Corte Alla Flora
Podere del Giuggiolo, Toscana Bianco IGT, 2013
A Perfect Pairing for the Sober, Natural Fare of Tuscany
Our regional focus for September is the medieval, picturesque hill town Montepulciano which sits atop the limestone ridge of Monte Poliziano, in the province of Sienna in southeastern Tuscany.
The commune was established by the Etruscans in the third century B.C.E., and to this day presents a visage that you would recognize from the paintings of the Tuscan Renaissance masters Fra Angelico, Botticelli, Leonardo da Vinci. August, harmonically proportioned buildings made with the native travertine form of limestone are nestled together on a hilltop, and surrounded by softly sloping hills dotted with Cyprus trees.
Montepulciano sits in the middle of a fertile plain called the Val di Chiana, an area known for agriculture. Native crops include melon, beetroot, wheat, olives and wine-producing grapes.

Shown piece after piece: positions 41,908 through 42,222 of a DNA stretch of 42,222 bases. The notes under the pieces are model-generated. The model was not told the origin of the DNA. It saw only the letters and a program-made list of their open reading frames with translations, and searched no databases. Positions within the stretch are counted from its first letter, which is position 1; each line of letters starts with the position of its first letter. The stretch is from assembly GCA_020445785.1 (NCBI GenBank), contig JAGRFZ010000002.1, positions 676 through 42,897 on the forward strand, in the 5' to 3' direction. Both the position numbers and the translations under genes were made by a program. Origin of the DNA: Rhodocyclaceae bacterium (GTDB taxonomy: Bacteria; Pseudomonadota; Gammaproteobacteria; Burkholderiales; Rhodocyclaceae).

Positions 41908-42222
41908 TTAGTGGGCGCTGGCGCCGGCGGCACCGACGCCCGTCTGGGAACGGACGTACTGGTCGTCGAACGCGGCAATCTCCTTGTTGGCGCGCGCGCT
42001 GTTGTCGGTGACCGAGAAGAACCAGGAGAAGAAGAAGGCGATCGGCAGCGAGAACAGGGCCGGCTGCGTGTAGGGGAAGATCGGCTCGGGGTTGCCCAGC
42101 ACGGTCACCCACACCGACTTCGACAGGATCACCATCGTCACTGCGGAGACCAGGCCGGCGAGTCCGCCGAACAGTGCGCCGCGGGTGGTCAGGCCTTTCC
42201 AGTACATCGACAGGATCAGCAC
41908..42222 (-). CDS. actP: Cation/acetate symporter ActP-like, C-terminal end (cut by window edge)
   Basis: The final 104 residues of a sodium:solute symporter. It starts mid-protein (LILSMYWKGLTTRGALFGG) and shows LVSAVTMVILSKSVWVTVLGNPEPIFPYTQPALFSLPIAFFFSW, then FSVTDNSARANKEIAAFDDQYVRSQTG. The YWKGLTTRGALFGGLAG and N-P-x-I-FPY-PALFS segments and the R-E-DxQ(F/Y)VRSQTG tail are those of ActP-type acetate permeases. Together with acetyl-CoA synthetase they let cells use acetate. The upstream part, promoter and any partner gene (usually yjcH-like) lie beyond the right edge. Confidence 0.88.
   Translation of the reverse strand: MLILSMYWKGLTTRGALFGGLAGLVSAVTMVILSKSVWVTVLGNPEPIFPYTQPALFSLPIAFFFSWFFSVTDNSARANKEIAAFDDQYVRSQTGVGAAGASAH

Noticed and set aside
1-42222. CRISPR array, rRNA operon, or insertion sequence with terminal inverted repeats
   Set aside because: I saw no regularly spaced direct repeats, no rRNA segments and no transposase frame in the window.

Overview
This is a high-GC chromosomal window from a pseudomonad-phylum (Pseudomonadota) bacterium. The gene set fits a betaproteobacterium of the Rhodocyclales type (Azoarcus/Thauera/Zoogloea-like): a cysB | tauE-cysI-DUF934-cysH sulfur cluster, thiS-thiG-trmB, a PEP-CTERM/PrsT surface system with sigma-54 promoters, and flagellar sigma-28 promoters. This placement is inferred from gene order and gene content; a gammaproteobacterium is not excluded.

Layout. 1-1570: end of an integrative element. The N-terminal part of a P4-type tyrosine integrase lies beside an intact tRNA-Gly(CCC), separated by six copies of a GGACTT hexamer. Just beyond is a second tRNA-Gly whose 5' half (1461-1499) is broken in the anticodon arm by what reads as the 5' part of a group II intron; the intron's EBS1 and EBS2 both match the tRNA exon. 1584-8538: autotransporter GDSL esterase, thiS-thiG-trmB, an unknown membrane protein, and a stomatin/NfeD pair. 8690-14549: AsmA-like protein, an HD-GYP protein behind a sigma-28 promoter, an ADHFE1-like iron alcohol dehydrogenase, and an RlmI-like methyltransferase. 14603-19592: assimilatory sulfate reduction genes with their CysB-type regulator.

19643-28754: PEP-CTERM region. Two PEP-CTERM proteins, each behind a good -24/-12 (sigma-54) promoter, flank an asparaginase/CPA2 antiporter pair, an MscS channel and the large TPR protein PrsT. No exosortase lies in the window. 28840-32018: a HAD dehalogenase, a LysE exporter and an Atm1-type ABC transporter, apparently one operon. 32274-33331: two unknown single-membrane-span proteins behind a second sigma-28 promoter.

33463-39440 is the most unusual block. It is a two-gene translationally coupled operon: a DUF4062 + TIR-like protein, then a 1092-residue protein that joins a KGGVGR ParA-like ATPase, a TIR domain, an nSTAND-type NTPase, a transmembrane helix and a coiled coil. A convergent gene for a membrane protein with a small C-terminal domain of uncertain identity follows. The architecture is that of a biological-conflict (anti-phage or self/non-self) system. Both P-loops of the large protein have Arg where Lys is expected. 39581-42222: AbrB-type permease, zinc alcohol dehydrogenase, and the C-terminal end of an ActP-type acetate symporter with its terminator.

The Corte alla Flora Estate is located due east of the town of Montepulciano. The winery was established in the early 1990s when Sergio Cragnotti, an Italian entrepreneur who made his fortune as CEO of the food conglomerate Cirio S.p.A., purchased a 300 acre parcel of land.
The Cragnotti family planted the land to olive groves and grapevines. They produce a portfolio of wines that includes Sangiovese based Vino Nobile di Montepulciano DOCG and Rosso di Montepulciano DOC; as well as IGT wines made with international varietals including Syrah, Merlot, Cabernet Sauvignon, Chardonnay and Sauvignon Blanc.
The Corte alla Flora Estate is now one of the top ten producers in Montepulciano, with over 100 acres (35 hectares) of vineyard.
Our featured wine from the estate, Podere del Giuggiolo, Toscana Bianco, 2013 is made with equal parts of Chardonnay, Sauvignon Blanc and Incrocio Manzoni Bianco (a cross between Riesling and Pinot Bianco).
The wine has a pale straw color and introduces itself with aromas of lemongrass and tangerine. On the palette the fruit is round and substantial, hitting notes of ripe citrus and flinty minerals, then moving toward a clean, precise finish.
Waverly Root, in his 1971 comprehensive gastronomic treatise The Food of Italy writes, “Tuscany as a whole prefers natural food, undisguised by elaborate artifice.” The Corte alla Flora, Podere del Giuggiolo, Toscana Bianco is wine suited to the fare preferred by Tuscans; whether it be Babbo’s Penne with Pesto di Noci, or a traditional Tuscan ribollita—the famous hearty soup of beans, local vegetables and Tuscan bread.